• Condominium and mobile home owners won't get fined by their homeowners associations for not maintaining their yards. No statistics on how many condos or mobile homes actually have yards, though. (L.A. Times)


  • Recent rains have made some rice farmers a little more hopeful about their crops. When I think of rice fields, I picture paddies submerged under water. Apparently in the Sacramento Valley, it's usually just mud.
Bright yellow flowers top the giant mustard weed straddling the edges of the creeks and drains that surround McClellan’s farm, and the ground is muddy enough to coat the shoes of those who walk through. 

On a normal year, though, the mud would be ankle-deep. (Sacramento Bee)


California Drought News: Farm supply, preparation among water users in SoCal, question of dams

David Prasad/via Flickr

A view below Friant Dam from March 2013. Restoration of the San Joaquin River below the dam, begun under a legal settlement a few years ago, nevertheless remains controversial, especially in this dry year.

Monday's news says: Make sure your pets have enough water. It's going to be a hot one. First, a story of seeking supply.

  • In California, oil fields produce water, too. Usually it's pumped back into the ground, but oil-produced water can be blended down to irrigation quality and used by desperate farmers in the Cawelo Water District, as KQED reports. (KQED)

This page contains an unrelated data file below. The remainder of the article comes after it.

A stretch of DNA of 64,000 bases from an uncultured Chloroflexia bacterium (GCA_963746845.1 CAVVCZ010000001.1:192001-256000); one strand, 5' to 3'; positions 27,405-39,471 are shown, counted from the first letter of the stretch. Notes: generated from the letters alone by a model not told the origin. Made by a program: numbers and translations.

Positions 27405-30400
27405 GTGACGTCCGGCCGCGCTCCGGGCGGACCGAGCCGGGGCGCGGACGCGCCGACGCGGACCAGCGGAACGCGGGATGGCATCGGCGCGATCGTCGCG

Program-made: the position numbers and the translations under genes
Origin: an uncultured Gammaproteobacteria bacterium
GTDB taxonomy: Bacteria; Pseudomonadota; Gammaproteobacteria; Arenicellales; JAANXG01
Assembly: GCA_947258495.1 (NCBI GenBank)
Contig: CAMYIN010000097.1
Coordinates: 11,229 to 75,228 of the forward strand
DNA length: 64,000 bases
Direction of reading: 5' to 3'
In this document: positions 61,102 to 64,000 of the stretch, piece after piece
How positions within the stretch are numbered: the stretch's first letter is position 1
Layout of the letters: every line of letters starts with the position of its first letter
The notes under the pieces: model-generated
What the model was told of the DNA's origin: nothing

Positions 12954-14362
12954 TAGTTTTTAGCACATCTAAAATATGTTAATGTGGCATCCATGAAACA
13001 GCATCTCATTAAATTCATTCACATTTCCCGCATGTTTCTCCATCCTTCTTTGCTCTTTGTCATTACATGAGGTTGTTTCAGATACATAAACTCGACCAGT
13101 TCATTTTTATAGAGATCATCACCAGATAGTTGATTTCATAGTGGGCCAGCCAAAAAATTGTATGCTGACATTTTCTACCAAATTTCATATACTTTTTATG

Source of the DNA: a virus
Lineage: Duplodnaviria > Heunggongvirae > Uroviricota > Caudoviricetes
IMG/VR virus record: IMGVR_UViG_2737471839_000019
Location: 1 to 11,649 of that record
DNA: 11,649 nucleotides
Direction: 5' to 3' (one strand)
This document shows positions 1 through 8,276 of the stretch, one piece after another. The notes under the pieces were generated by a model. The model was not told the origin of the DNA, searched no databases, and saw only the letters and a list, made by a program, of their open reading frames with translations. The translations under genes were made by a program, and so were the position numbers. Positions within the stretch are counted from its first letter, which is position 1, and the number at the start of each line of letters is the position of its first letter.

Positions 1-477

Southern California, somewhat secure in its water this year, is focused on questions of demand.

  • Gregory J. Wilcox and Kevin Smith round up the state of preparation among water users in Southern California, and find a pretty sunny outlook, where water agencies have been storing water against dry times, Golden Road Brewing is reusing cleaning supplies and sweeping more than mopping, and even commercial real estate owners have been working on this, since at least one conference a couple of years ago. (San Gabriel Valley Tribune)


Want to paddle the LA River this summer? Tell the Army Corps by April 25

Molly Peterson/KPCC

Opening LA river access widely to the public has been the work of nonprofits and government agencies for years. In 2011, activists were first permitted to lead pilot trips down the river, here shown around the Sepulveda Basin seciton.

Molly Peterson/KPCC

The city of LA has long backed efforts to open the Los Angeles River to the public. In a pilot trip in 2011, city officials told kayakers about the history of the river, its value to flood control, and its pollution.

The Army Corps of Engineers has unveiled new details about a summer recreational zone proposed for the Los Angeles River at the Sepulveda Basin. The plan’s a potential expansion for public access.

From sunrise to sunset, between Memorial Day and mid-September, the Army Corps wants to offer guided and unguided access for non-motorized boats in the area of the Sepulveda Basin. You could put in a kayak at Balboa Boulevard bridge, and hop out downriver at another bridge at Burbank Boulevard.

At first, the Corps would issue licenses to nonprofit organizations for the duration of the season, with separate short-term or one-time licenses available to individuals or social groups who want to take their own boats out. If the program continues, the government would find a nonprofit vendor for paddling trips, and may allow commercial vendors after the 2014 season, according to the public notice